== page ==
Opportunities To Grow

Even though life as a security officer isn’t exactly sunshine and rainbows, both Tham and Kader are content. The value their employer has placed on training has been one of the silver linings, enabling them to benefit from various upskilling and training courses supported by the Workfare Skills Support (WSS) scheme.

Both of them are grateful for the prospects of higher wages and job promotions as charted out by the Progressive Wage Model (PWM). The PWM stipulates minimum wages for various job roles in the security sector, providing a coherent career progression pathway and meaningful wage increases, supported by skills upgrading and productivity improvements. “We’re glad that we have opportunities for growth and personal development,” Kader says. “We don’t feel left behind. We are always presented with opportunities. At our age, we don’t have many expectations though. We just want to do our job well and be happy.” 

Job Satisfaction And New Experiences

“While working as a fireman, I did not have much contact with members of the public. But working as a security officer has taught me how to talk to people—different characters require different approaches. I’ve grown into a more adaptable person,” Kader elaborates. Having grown up in a friendly kampung, Kader still makes an effort to greet every tenant when he is on patrol.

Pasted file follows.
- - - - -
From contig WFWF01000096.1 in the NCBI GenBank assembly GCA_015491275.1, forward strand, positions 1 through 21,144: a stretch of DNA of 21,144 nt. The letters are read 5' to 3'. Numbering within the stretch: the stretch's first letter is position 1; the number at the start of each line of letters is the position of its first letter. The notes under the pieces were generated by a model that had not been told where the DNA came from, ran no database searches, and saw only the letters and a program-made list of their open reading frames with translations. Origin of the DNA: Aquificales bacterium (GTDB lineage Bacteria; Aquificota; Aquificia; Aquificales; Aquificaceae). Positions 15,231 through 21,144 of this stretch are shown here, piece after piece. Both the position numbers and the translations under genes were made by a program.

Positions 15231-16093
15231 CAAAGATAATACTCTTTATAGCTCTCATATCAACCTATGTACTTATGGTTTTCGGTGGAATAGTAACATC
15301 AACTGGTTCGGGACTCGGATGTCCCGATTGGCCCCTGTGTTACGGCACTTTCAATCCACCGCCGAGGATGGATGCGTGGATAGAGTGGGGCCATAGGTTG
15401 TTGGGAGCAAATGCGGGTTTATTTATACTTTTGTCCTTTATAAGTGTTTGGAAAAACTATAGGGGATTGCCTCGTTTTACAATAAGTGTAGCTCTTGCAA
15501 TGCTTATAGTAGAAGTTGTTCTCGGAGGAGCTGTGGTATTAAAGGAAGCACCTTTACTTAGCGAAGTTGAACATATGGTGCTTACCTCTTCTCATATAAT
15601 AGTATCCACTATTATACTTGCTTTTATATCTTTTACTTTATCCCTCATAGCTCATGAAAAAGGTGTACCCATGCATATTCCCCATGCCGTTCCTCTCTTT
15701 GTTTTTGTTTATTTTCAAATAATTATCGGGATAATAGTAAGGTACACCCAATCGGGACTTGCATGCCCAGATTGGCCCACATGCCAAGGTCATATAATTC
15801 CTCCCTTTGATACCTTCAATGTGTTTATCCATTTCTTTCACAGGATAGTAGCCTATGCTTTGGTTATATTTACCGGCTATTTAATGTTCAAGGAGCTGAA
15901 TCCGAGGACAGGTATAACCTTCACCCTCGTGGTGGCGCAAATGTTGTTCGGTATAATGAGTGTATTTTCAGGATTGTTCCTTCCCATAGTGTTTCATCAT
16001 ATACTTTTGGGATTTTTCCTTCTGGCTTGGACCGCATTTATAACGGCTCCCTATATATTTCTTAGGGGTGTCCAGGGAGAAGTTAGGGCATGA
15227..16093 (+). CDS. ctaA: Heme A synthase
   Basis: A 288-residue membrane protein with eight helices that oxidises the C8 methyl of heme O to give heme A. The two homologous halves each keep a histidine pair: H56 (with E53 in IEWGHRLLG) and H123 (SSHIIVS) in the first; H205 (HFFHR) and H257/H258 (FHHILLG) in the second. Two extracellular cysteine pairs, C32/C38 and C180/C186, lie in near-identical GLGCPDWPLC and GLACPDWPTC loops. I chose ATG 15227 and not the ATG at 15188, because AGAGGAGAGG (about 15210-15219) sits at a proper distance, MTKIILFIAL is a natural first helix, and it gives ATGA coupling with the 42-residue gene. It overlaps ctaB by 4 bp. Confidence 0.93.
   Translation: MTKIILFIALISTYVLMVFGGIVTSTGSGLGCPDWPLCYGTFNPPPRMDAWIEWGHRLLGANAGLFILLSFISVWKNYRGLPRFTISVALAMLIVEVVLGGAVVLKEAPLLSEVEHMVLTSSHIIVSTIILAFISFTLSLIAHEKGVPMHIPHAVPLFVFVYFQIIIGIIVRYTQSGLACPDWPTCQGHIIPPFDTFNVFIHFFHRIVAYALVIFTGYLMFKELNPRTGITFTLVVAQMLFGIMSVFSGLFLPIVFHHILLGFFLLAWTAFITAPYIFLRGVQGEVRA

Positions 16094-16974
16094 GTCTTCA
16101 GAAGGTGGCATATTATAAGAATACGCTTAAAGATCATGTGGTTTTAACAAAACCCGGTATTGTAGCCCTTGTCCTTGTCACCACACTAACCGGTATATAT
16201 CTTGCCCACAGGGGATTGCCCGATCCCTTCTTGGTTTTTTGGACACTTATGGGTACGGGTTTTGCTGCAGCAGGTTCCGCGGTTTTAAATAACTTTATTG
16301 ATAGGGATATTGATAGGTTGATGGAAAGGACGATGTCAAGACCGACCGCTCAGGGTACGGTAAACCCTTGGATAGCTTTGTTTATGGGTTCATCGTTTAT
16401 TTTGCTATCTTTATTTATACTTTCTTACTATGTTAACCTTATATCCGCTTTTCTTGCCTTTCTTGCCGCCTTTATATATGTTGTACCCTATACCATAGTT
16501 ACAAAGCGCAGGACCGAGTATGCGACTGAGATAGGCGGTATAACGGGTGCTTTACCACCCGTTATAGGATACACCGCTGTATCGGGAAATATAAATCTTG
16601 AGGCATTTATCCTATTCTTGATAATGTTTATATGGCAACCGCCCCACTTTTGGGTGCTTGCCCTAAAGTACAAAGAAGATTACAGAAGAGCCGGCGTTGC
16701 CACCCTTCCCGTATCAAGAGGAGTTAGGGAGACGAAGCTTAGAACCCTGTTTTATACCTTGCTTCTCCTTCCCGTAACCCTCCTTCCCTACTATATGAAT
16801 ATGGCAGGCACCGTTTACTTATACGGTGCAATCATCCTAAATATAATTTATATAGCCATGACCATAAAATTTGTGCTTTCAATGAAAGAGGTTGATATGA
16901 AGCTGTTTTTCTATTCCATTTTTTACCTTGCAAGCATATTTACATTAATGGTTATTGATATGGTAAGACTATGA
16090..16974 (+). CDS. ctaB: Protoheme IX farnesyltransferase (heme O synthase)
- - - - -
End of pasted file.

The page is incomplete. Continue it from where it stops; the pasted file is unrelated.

“Some people ask for directions then they just walk off,” says Tham. “When a customer responds with a ‘thank you’ when we help them, I am grateful for that. Kader and I were both from different industries but joining security has opened our eyes to what security officers go through on a daily basis.”

Working as security officers, Kader and Tham do not feel sidelined in Singapore’s competitive labour market. They relish still being able to make contributions and are presented with career progression opportunities, on top of deriving contentment from their jobs and forging new bonds.

This story is published in partnership with the Ministry of Manpower.

Author

Andre Frois Contributor